STILL REMAINS Vocalist Talks About Writing And Recording Process For 'The Serpent'

Simon Milburn of Australia's The Metal Forge recently conducted an interview with STILL REMAINS vocalist T.J. Miller. A couple of excerpts from the chat follow:

On signing with Roadrunner Records:

"(It was) kinda weird. When we got signed to Roadrunner, we're written about 12 songs total as a band. We didn't know who we were, what we wanted to do... we weren't mature at all as far as being musicians. But there was something that Roadrunner saw in STILL REMAINS that took their liking and we're just really thankful. We don't know what that was. It seemed to work for them and it's working great for us. We were just a bunch of kids just really excited that a big label was interested in us, y'know? That was something that we could never dream about having and it worked out."

On working with acclaimed producer Steve Evetts on the band's latest CD, The Serpent":

"Steve was somebody who kind of stuck out to us after we had heard the last STORY OF THE YEAR album. We had heard that he is definitely a vocal producer and that's one thing that I really wanted to work with. I really wanted to work with somebody that could really push me as a singer and to bring out my personality. He's worked with some remarkable bands that we are big fans of. He's worked with THE DILLINGER ESCAPE PLAN. He's work with THE CURE. He's worked with HATEBREED, SEPULTURA…all these bands that we love the records. He's got a good sound. He's got a good mind. We actually finished our record and we decided, 'Man, we'd probably never go with another producer again,' and we want him to do our next record and the one after that, and the one after that… He's just a great producer. That's what we needed for the first album."

On having the new album mixed by ex-MACHINE HEAD guitarist Logan Mader:

“We didn't have too many options for mixers. We kept going back and forth and back and forth. Logan's name came about and we were like, 'Yeah, let's see what he can do. Let's see what he's got.' So, he sent over a test mix of one of the songs and we liked it. We actually had somebody mix the record before Logan. I won't say who. Somebody did mix the record. We weren't happy with how it sounded and I don't want to rub that in his face and I don't want mention his name. I just don't really think that that guy got really what we were trying to do. Then Logan tried a test mix and we were like, 'Oh my gosh! This is a million times better than what we were hearing before,' and we decided to go with him. He was really easy to work with. He was talking to Jordan a lot through the mixes and Jordan was kinda playing the middle man between us and him. He would look over all our notes and he really respected what the band had to say about the mixes and about how we wanted it to sound. It was just good working with that guy."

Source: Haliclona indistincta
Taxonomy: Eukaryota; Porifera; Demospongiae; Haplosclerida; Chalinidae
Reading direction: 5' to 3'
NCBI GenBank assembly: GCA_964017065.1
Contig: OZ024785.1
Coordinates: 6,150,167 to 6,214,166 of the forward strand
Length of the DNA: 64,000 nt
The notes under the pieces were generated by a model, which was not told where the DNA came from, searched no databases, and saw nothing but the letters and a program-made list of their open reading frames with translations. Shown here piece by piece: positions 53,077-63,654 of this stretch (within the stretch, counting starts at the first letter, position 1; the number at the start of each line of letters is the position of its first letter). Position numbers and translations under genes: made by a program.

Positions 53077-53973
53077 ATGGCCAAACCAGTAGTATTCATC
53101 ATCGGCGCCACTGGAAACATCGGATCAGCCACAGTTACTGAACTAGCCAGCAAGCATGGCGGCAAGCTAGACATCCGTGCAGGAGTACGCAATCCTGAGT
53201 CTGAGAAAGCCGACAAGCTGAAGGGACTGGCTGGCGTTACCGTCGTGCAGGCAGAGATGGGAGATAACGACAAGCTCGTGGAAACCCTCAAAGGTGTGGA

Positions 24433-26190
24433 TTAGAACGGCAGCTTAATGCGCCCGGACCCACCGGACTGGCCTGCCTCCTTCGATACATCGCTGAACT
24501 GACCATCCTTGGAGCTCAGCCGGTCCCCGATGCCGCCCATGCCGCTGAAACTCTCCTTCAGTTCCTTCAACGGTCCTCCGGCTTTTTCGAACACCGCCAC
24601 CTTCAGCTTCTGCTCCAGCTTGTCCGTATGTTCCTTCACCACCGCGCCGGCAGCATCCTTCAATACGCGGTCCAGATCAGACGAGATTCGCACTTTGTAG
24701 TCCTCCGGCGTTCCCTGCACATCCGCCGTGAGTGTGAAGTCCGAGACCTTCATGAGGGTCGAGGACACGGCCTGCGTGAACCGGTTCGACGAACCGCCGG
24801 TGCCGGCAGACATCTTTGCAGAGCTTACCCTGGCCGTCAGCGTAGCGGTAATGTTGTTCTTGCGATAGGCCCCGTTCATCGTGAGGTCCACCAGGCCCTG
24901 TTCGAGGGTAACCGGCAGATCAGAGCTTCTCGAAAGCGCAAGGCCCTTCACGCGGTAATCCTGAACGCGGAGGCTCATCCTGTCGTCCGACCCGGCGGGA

On the new album's lyrical direction:

"I've just grown up a lot. I realize that if there's something in my head, I shouldn't be afraid to say it. I shouldn't be afraid to express how I feel. That's what art is – it's an expression. For this album, I guess my personality as a whole, there's some things that I experienced in my childhood that I never really wanted to talk about. Some memories are pretty painful and some things that I experienced with my family when I was being raised were pretty out of this world. I just thought to myself, 'There's probably a lot of young people in the world that are going through the same things that I saw, and maybe if I write about this and somebody reads it, they won't feel like they're alone. They'll be like 'Wow, I can relate to this guy.'' That's what I want to do with out music. Besides just write awesome songs, I want to make a difference in this world. I want to impact people, and give them something to help them with whatever they are dealing with."

Read the entire interview at


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